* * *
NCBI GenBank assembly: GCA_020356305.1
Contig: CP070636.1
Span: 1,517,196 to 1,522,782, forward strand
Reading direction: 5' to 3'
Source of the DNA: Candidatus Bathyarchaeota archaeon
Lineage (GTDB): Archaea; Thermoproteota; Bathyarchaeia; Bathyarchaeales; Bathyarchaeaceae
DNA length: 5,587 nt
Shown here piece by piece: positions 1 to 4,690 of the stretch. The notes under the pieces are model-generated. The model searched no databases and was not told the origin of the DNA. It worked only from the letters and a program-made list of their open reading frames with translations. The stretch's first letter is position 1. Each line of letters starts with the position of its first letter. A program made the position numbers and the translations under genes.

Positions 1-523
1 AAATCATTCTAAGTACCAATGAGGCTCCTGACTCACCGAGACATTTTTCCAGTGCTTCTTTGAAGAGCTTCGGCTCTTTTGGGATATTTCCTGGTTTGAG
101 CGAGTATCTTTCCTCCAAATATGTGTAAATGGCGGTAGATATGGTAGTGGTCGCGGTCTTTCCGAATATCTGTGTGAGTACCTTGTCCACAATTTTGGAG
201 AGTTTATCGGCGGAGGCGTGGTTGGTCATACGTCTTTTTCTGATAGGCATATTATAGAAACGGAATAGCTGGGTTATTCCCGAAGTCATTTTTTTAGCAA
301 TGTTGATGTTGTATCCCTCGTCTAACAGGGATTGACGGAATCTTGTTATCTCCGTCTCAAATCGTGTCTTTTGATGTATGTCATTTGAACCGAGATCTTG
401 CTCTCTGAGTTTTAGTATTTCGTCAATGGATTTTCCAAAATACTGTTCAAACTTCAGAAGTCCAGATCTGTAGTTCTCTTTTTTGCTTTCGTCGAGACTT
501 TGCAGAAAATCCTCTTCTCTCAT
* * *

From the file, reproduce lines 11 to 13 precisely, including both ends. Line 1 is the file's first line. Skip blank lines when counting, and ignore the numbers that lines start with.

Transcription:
101 CGAGTATCTTTCCTCCAAATATGTGTAAATGGCGGTAGATATGGTAGTGGTCGCGGTCTTTCCGAATATCTGTGTGAGTACCTTGTCCACAATTTTGGAG
201 AGTTTATCGGCGGAGGCGTGGTTGGTCATACGTCTTTTTCTGATAGGCATATTATAGAAACGGAATAGCTGGGTTATTCCCGAAGTCATTTTTTTAGCAA
301 TGTTGATGTTGTATCCCTCGTCTAACAGGGATTGACGGAATCTTGTTATCTCCGTCTCAAATCGTGTCTTTTGATGTATGTCATTTGAACCGAGATCTTG